Trade Policy Mix under the WTO: Protection of TRIPS and R&D Subsidies

Moonsung Kang
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This paper provides a theoretical framework to explain why governments
seek restrictions on IPR protection and allow R&D subsidies through
multilateral trade agreements such as the TRIPS Agreement and the Agreement on Subsidies and Countervailing Measures. After 7 years of discussion, the Uruguay Round extends GATTs trade-liberalizing philosophy to worldwide use of subsidies as a secondary means to intervene in international trade. Through the Agreement on Subsidies and Countervailing Measures the WTO tries to preserve one of basic principles of GATTs philosophy: Fair Competition. The principle of Fair Competition is of particular importance in understanding the WTO. To harness GATTs trade liberalizing philosophy, the WTO as a successor of GATT takes this principle as objectives that are pursued through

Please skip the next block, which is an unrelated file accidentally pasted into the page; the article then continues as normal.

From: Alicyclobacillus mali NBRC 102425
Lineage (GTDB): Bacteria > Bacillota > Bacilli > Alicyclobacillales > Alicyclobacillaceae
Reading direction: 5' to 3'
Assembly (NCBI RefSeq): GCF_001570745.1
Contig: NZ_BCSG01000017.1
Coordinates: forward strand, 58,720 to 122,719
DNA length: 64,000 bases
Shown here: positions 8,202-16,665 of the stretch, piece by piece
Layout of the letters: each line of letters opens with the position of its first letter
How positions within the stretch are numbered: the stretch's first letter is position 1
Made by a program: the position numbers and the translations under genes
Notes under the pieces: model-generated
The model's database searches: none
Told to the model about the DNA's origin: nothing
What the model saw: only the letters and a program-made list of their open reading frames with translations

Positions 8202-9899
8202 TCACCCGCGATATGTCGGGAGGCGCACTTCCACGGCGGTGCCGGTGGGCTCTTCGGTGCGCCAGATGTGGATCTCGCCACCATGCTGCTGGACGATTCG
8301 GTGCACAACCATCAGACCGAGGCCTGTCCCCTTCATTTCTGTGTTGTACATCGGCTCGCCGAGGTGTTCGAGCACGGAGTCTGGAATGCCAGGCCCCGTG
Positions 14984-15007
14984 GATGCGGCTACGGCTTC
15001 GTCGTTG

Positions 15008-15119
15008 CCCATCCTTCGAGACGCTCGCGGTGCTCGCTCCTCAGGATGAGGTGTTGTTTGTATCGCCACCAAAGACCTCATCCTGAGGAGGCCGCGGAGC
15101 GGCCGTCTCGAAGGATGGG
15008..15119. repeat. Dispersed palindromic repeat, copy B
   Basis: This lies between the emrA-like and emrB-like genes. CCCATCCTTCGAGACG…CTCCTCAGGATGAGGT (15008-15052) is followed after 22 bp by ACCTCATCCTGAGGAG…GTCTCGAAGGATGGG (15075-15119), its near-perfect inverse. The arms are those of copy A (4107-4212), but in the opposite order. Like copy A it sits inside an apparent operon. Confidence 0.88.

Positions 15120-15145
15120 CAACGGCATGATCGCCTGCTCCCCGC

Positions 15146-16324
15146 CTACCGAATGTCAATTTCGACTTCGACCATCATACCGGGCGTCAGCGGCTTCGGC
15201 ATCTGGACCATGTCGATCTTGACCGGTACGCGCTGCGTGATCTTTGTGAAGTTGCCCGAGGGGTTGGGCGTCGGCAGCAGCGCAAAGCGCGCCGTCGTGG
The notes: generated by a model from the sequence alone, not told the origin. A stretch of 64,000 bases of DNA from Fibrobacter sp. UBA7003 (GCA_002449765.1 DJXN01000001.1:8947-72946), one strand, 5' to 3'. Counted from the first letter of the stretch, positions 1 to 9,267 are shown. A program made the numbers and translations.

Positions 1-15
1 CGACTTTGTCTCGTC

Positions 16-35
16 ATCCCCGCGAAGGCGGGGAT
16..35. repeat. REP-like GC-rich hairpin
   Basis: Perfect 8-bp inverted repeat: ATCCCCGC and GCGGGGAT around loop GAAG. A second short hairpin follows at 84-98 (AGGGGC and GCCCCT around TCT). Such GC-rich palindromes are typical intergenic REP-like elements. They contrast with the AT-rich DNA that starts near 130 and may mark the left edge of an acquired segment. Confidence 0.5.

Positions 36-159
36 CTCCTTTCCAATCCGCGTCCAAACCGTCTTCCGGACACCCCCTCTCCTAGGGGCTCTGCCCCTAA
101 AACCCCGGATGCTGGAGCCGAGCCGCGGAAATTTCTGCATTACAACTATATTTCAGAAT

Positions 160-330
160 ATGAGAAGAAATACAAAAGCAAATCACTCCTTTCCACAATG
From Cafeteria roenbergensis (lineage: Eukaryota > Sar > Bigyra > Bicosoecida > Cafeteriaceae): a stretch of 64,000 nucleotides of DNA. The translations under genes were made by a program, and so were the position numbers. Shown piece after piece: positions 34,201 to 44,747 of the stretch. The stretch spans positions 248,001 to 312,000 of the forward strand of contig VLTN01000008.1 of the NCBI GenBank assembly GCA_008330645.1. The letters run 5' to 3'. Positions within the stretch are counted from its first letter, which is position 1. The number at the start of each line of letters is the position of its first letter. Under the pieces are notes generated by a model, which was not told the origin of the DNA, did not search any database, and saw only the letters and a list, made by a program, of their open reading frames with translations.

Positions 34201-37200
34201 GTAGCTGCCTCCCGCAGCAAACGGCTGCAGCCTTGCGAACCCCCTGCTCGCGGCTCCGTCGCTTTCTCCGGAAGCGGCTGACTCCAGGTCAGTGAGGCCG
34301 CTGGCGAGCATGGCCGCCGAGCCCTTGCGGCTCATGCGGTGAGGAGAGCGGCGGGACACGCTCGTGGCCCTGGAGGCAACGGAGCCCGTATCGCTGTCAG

the enforcement and implementation of other principles, for instance the nondiscrimination and reciprocity. As an example of the fair competition principle, the WTO prohibited any type of export subsidies through the Agreement on Subsidies and Countervailing Measures, but allowed R&D subsidies. The allowance of R&D subsidies by the WTO is a puzzle because it is well known that R&D subsidization forms the prisoners dilemma when governments are active to set R&D policy. In order to find any reasonable logic to explain this puzzle, we focus on the interaction between strategic trade policy tools: R&D subsidization and IPR protection. Indeed, at an international level IPR protection has been a major focus of negotiations along with R&D subsidies. The WTO also requires member countries to strongly enforce patent protection through the TRIPS Agreement. In our analysis, it turns out that it is globally optimal to perfectly disseminate knowledge without IPR protection and to
subsidize inventive firms by solving a problem that the weak IPR protection damages firms incentive to invest in R&D activities. However, current trade agreements do not match with our global optimum. We show that exporting countries may benefit at the expense of importers from a trade agreement to demand stronger enforcement on IPR protection because exporting countries experience the prisoners dilemma problem when both countries free ride on the rival firms R&D outcome. Therefore we conclude that it is possible to understand the TRIPS Agreement as an inefficient victory of the interests of northern exporting countries over those of southern importing countries.